Yasiel Puig Newsbeat
Monday, September 15, 2014
Cuba is one of the biggest sources of international baseball talent. But, because of the US embargo, most Cuban players have to use smugglers to get themselves to the United States. What’s more, due to a quirk in Major League Baseball rules around contracts, those Cuban players often first have to travel to a third country, like Mexico — a difficult process.
And that’s where traffickers come in. In recent years, some Major League Baseball players have revealed that a variety of criminals have been kidnapping and extorting talented Cuban players before they can get a major league contract — in order to get a cut of their future earnings. Some of these traffickers may even have ties to Mexican cartels.
This issue is only just starting to get attention from courts and investigators — the first conviction of a smuggler for trafficking Cuban ballplayers happened in 2011. These trafficking cases involve dozens of Cuban ballplayers, most of whom never even make it to the major leagues.
This year, Cuban-born Los Angeles Dodgers star Yasiel Puig became the poster boy for ballplayer trafficking. In his journey to the United States, Puig was kidnapped and extorted — and some of the traffickers he was involved with have even resorted to murder as they try to get a share of his salary. Puig’s lurid story, and his stature as a star, have brought the trafficking issue to the attention of baseball commentators.
Friday, August 15, 2014
Uh oh, Brian McCann might block Gomez’ path to the ice water.
Tuesday, August 05, 2014
Albert Pujols insisted that he was just playing within the confines of the game, because the Angels’ lead was only five and the Dodgers’ high-powered offense would still get to bat a couple more times.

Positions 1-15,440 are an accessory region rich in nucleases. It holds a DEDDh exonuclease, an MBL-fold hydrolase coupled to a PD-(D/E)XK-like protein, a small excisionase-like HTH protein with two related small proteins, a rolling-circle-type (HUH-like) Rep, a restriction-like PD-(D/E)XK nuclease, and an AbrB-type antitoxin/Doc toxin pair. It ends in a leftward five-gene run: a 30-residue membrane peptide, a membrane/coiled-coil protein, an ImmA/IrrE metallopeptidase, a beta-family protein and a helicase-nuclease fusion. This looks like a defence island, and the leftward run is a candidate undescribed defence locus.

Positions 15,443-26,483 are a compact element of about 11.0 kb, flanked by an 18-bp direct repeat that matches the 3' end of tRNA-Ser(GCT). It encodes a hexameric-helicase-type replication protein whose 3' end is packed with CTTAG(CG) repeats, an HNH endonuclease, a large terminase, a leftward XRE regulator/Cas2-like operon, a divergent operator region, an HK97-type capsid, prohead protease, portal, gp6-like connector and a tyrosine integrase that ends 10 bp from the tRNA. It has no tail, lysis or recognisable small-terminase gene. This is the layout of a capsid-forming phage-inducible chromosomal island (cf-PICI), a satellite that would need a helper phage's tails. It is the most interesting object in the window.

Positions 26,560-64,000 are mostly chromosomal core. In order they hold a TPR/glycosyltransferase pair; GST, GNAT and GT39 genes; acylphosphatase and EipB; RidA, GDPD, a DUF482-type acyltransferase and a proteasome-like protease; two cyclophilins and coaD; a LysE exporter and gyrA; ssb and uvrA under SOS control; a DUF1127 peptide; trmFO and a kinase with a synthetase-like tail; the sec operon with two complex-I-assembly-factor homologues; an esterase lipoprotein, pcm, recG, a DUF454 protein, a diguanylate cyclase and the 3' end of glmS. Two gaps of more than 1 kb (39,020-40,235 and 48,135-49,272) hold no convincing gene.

In the process, though, the Angels’ veteran first baseman might have taught the young, eccentric Yasiel Puig a valuable lesson.
That lesson: Never forget about the runner on base, no matter who he is and where he’s stationed.
Posted: August 05, 2014 at 11:23 AM | 35 comment(s)
Saturday, July 26, 2014
Yasiel Puig returned to the lineup with a bang-bang-bang on Friday night, becoming the first Los Angeles Dodgers player since Jimmy Sheckard in 1901 to hit three triples in a single game.
...he became the 49th player in MLB history with at least three triples.
Jimmy Sheckard! That’s who Puig reminds me of! Man, that’s been bugging me.
The first triple was a little sporty. A drive into left center that was batted down by a fan. The umps spent four minutes looking at it and then awarded him a triple, which seems unlikely given the ball was left of center but whatever. I’m sure nobody wanted the headache of telling him to go back to second.
Monday, July 14, 2014
Mr. Burns, I think we can trust the President of Cuba.
Eventually, the players who leave the island establish residency in another country and are declared free agents. Workouts are scheduled, sometimes attracting 200 scouts and executives if the player is a big enough star.
Sometimes, a player may work out for a specific team, as Abreu did for the Reds when they wanted to see if he could play third base or left field (he couldn’t, at least not to their satisfaction, and with Joey Votto set at first base, they reluctantly dropped out of the bidding).
Eventually, a player signs pending a physical exam, which can be something of an adventure in itself. The Dodgers had to have someone drive Puig 1.5 hours across Mexico City to find an MRI machine. When the Reds recently signed pitcher Raisel Iglesias, scheduling the physical was almost a bigger obstacle than negotiating the contract.
“We were working on a tight deadline, and the kid couldn’t get a visa yet to come to the Dominican Republic or the U.S.,” Reds general manager Walt Jocketty explained. “We finally brought a doctor from the Dominican, and a Spanish-speaking doctor we work with in Cincinnati, to see the kid in Haiti. But then they had to find an MRI machine in Haiti.”